Me Learning’s GDPR training suite

Our GDPR solution is a suite of 13 digital learning modules
delivered in relevant and targeted courses, and written with
information security experts Clayden Law.

Features and benefits

Fully responsive and accessible content

Can be tailored to your policies

Easily accommodates staff turnover

Supports refresher training

Cost effective over classroom courses and possible breaches

Demonstrate compliance using our learning platform – Form LMS

A breakdown of the GDPR Suite

For everyone

Getting that consistent awareness across the team.

Data protection

(30 minutes) The basics.

£20 for individuals

Core for Staff

(1 hour) Includes Data Protection & Individual Rights.

£25 for individuals


(45 minutes) Purpose built refresher course.

£20 for individuals

More specialised

Target your GDPR knowledge and responsibilities.


(3 hours 30 minutes) For anyone tasked with executing policies and best practice.

£195 for individuals


(5 hours) A comprehensive package for the GDPR lead/DPO.

£395 for individuals

For the HR Professional

(3 hours) Developed with CIPD for professionals in HR.

£175 for individuals

For the Marketer

(3 hours) Developed with CIM for Marketing Professional.

£175 for individuals


(1 hour 30 minutes) For business leaders who need to know the strategic principles.

£25 for individuals

Add-on we recommend

Information and Cyber Security

(30 minutes) To ensure the team are aware of practical techniques to protect them and your organisation.

£20 for individuals

Our clients

Some of the organisations that use our GDPR Suite.

What do our learners think?

“This course was very useful – and I like the fact I can still access the modules after I have completed the course so I can go back and check things.”

“Excellent interactive exercises and simply explained, rather than the language used in the actual GDPR documents. Great info for everyone in
the company!”

“Brilliant course, very informative & concise. Learnt a lot in such a short amount of time.”

“Concise and easy to use in an ideal module format that allows convenient learning sessions.”

Our annual solutions

Multi-year deals and discounts for non-profit organisations available. View pricing on our brochure.

Get in touch


The shape of GDPR today

Cybercrime costs businesses and individuals heavily – and the data that feeds it is far too freely available. In 2016, losses of £1bn were attributed to online crime by UK companies.

The GDPR (General Data Protection Regulation) came into effect in May 2018 and aims to tighten data control and processing procedures in order to make cybercrime much easier to trace and prevent.

It’s not just about data being hacked. GDPR compliance will also be about making data freely available to those who have requested it, and protecting the rights of consumers who want their personal information afforded some protection.

Although the GDPR is an EU regulation, our submission to it is not affected by Brexit and it will continue to apply under the UK Data Protection Bill.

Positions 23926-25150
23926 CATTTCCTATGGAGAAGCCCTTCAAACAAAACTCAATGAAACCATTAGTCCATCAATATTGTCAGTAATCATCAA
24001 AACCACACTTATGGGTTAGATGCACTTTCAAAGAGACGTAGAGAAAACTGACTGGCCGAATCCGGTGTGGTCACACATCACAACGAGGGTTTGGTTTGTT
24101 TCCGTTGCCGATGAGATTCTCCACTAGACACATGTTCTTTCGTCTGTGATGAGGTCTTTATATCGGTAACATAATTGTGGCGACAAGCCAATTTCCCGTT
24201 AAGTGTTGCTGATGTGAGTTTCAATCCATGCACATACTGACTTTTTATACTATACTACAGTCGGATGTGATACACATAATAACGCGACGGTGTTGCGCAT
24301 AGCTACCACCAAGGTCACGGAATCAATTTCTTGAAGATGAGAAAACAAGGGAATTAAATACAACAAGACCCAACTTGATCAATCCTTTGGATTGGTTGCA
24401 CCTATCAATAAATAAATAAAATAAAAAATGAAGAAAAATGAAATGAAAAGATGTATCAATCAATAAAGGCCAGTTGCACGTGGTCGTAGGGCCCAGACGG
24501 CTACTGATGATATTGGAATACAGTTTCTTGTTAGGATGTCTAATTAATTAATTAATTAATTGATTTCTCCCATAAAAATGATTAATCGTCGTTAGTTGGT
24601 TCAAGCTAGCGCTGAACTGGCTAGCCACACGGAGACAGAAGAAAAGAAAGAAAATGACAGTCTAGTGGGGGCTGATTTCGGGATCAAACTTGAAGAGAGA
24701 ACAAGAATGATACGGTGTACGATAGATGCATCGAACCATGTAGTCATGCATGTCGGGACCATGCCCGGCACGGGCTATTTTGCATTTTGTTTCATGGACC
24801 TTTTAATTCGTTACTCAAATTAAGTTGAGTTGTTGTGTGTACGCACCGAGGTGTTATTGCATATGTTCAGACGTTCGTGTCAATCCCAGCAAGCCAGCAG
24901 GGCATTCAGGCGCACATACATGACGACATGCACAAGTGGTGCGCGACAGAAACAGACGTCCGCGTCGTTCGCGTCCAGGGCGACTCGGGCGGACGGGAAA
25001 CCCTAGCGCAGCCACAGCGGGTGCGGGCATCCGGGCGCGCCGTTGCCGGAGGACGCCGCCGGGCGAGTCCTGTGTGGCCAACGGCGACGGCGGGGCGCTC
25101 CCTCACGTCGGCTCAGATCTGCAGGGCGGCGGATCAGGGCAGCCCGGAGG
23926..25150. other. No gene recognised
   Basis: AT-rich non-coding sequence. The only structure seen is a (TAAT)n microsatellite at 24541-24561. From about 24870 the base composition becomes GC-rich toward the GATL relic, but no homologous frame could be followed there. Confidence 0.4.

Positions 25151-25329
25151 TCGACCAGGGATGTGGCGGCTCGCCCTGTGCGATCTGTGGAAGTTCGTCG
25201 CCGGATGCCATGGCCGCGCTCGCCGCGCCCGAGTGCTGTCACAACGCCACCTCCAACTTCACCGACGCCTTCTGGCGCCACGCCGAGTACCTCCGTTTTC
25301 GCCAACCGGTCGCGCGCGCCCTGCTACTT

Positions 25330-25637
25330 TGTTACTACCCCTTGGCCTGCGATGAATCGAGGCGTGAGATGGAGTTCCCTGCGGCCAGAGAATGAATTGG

The GDPR compliance landscape might seem tricky at first but a bit of basic knowledge plus having a data protection officer (DPO) in place where appropriate should ensure you don’t fall foul of the legislation.

It might be easy to assume that an IT director can just do the job of a DPO but legally there should not be a conflict of interest between the DPO and any other role (for example, the IT director cannot also be responsible for signing off on compliance if they are also responsible for its processing).

And GDPR affects the entire company, not just the IT department. Getting to grips with GDPR means effecting a change across the entire organisation and creating a change in mindset among everyone who obtains personal data, in any capacity. Depending on your activities, that can include call centre staff, field engineers and shop floor staff; so there’s no time to lose in getting the message out to your team.

GDPR is here and there are things you can do to stay ahead of the game. Building privacy and data protection into any new IT systems or operational processes will make it much easier to stick to the guidelines in the future. Having breach notification procedures already in place will make things go more smoothly if the unthinkable does happen.

A privacy impact assessment (PIA) is a privacy risk tool that can help organisations to assess the potential effects of a project on the privacy of individuals and compliance with data protection legislation. A PIA can also help to determine how these outcomes might be avoided or dealt with.

And GDPR training is essential for organisations working with data. Educating staff about data protection legislation is crucial to ensure avoidance of hefty fines, disgruntled customers and (often most costly of all) a loss of reputation.

No matter if you are a charity, a care home, estate agent, HR professional, NHS, recruiter or school – you shouldn’t be afraid to ask for GDPR guidance. Staying up to speed could make the difference between fines and reputational damage and a good night’s sleep.